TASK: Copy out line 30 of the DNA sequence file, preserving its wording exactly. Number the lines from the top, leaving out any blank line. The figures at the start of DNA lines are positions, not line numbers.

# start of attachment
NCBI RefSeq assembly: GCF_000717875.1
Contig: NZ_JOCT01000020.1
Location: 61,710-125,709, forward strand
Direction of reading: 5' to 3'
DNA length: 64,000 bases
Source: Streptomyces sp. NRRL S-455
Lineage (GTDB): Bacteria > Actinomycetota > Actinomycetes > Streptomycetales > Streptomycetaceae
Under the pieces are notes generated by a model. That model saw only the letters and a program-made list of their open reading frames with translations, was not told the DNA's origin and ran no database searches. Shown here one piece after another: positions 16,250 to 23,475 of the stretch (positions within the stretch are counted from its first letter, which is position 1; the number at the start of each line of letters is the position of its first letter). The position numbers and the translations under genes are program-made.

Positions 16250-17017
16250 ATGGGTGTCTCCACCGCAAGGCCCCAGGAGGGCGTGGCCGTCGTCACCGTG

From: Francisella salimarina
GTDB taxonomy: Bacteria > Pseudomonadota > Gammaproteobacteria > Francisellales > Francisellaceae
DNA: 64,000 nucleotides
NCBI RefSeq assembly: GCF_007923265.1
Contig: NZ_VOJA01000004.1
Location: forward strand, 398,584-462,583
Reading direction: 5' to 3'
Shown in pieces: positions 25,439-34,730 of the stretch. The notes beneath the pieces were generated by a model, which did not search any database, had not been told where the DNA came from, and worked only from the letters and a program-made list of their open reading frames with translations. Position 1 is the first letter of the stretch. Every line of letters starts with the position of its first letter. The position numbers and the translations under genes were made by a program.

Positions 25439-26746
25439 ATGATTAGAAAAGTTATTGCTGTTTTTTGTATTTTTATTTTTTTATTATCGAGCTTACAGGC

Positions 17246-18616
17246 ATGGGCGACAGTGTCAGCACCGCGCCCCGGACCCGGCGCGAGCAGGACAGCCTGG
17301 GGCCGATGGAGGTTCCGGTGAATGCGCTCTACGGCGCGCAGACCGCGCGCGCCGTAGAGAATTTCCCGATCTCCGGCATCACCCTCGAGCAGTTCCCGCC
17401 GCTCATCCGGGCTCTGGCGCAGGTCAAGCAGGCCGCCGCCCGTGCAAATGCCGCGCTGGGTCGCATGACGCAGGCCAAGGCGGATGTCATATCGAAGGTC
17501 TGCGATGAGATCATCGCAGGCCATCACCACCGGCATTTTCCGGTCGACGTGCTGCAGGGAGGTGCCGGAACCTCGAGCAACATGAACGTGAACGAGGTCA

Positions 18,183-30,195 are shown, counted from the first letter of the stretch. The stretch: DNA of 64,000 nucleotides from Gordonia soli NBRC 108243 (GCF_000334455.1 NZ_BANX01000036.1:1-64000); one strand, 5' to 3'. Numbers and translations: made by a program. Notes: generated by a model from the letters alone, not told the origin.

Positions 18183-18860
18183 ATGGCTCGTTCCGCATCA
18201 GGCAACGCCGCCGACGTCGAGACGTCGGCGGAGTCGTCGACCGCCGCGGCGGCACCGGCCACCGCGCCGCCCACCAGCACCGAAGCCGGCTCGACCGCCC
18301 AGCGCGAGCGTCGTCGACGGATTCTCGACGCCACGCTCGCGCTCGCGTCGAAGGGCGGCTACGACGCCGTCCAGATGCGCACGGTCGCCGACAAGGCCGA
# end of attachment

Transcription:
18301 AGCGCGAGCGTCGTCGACGGATTCTCGACGCCACGCTCGCGCTCGCGTCGAAGGGCGGCTACGACGCCGTCCAGATGCGCACGGTCGCCGACAAGGCCGA